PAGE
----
Armen Orujyan

Dr. Armen Orujyan Wants to Put Armenia in the FAST Lane

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By Monique Svazlian

Special to the Mirror-Spectator

SAN FRANCISCO — With the recent change in government in Armenia, there is a renewed sense of hope for the future of the country. It feels like the timing couldn’t be better to complement the recent influx of future-forward initiatives and projects that have nudged Armenia toward progress such as the Tumo Center, UWC Dilijan College, Aurora Prize and an increasing presence of technology and venture capital focusing on social, cultural and economic development in Armenia.

One prominent name behind some of these projects has been entrepreneur Ruben Vardanyan, whose vision for the future of Armenia is no secret. His most recent venture is the Foundation for Armenian Science and Technology (FAST), focused on science and technology innovation in Armenia. I recently had the chance to speak with FAST’s CEO, Dr. Armen Orujyan, about what he sees as the opportunities and possibilities in Armenia.

Orujyan was born and lived in Armenia until age 16. He left in 1989 for the United States and completed all his schooling up till his PhD in the US. He has been an entrepreneur and innovator his entire career, having built organizations and initiatives such as the Athgo Corporation, one of the world’s leading entrepreneurship platforms in consultative status with the UN Economic and Social Council, UN Department of Public Information, and the World Intellectual Property Organization. Earlier in his career, he joined the UN’s Global Alliance for ICT and Development (GAID) as a Founding Member. He further served as a Commissioner on the UN’s venerated Broadband Commission for Digital Development through 2015.

A lesser known fact — he was also one of the founders of the Armenian Genocide March that takes place in Hollywood every year on April 24.

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In 2017, he met Ruben Vardanyan in Los Angeles, after which he invited him to go to Armenia to explore the country. “It was incredible to see the progress since I had been there last in 2007. That’s when Ruben introduced me to his vision for making Armenia a science and technology hub. He was looking for someone to take over that initiative, so I agreed to go for six months to get to know Armenia better, to know the team and it was like falling in love – both with the country and the people working on these incredible initiatives like UWC Dilijan and IDeA, it was really exciting. I’ve been involved ever since.”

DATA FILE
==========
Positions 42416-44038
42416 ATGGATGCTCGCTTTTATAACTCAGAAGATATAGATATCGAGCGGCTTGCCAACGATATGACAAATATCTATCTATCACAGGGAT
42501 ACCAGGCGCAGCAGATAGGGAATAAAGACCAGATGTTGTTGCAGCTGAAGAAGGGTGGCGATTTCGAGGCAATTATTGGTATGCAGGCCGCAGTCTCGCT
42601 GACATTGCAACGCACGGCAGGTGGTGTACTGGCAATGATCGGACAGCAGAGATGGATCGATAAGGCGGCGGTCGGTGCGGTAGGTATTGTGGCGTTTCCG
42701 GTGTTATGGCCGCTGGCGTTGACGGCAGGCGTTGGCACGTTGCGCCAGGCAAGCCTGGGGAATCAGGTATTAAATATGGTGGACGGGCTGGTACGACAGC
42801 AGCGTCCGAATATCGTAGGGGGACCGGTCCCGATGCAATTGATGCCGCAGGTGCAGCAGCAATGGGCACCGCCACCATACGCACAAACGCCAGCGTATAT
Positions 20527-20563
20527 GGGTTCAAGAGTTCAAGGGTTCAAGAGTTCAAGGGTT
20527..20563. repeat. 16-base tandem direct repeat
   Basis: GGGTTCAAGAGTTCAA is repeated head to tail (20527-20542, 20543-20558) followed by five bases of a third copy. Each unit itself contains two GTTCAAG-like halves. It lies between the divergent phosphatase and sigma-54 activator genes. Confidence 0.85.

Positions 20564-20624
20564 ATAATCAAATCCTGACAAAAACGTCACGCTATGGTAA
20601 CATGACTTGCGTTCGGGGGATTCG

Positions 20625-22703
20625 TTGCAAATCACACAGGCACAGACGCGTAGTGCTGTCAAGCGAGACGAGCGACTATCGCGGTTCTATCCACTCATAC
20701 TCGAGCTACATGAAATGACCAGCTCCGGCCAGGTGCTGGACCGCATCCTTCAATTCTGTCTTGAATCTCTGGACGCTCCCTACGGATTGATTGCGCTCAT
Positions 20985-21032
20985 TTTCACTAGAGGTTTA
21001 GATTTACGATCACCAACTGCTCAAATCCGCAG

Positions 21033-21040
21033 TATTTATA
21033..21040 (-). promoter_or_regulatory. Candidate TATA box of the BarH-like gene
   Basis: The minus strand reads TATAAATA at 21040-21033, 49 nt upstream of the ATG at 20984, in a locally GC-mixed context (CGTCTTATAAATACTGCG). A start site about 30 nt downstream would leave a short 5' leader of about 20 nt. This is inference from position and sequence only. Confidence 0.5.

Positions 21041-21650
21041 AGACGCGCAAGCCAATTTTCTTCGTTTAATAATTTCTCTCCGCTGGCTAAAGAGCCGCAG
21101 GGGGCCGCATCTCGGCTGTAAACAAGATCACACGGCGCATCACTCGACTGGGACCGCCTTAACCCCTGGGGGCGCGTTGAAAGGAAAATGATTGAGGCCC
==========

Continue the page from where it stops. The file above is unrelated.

FAST is a nonprofit organization that reinforces intellectual, financial, and network capacities of the science and technology ecosystem in Armenia and beyond. Focused on producing an ecosystem that drives scientific advancement and technological innovation, under Orujyan’s leadership, FAST has launched a Fellowship for the top 10 percent of all PhDs in Armenia in STEM, deployed numerous scientific grants, and established the first Science and Technology Angels Network in Armenia.

FAST is focusing on developing four main areas, specifically data sciences (AI, machine learning, big data and analytics), bio-technology, advanced materials and micro-electronics. They plan on doing this through concentrating resources behind select breakthrough innovations, inventions, and multi-stakeholder projects, and coordinating activities of scientists, inventors, and entrepreneurs to amplify their work and impact both in Armenia and the world. “The goal is to successfully advance these four verticals, to make Armenia a very competitive country, grow the GDP in line with Western standards, stop the brain drain and think about the brain gain in the country and attract Armenians from the Diaspora as well as non-Armenians from other countries,” says Orujyan.

The bigger objective is to turn Armenia into a Top 10 Innovation country. Currently, Armenia is number 69 on the list. “It’s going to take a big cultural and socio-economic shift, as well as lots of out-of-the-box thinking to get there. Culturally, however, Armenia is ready to embrace science – we love studying physics, biology, chemistry, mathematics. The instruction level is fairly low in the country, so education and knowledge needs to be improved, but it’s an issue that exists and we can correct that. But we do have the talent, the drive and the passion that can help us grow exponentially.”

I asked him why he thought this was such an important initiative for the country, given all the other challenges it faces currently. “Armenia is very small, we don’t have many natural resources. Our best resource are our people, we have human capital. Science doesn’t require big numbers, it requires intellectual capital and we can do that with the people that are in Armenia.”

Currently, the organization is looking to raise hundreds of millions of dollars to turn Armenia into a science and tech hub, through philanthropic investment, impact investment, and return on investment. “We need intellectual capital as well as coaches and mentors for our young fellows in various areas of science. We also need to develop our network capacity to get in touch with top notch institutions around the world we can collaborate with. We welcome everyone’s support – we can’t and don’t want to do this by ourselves!”

To learn more about FAST, visit https://fast.foundation/

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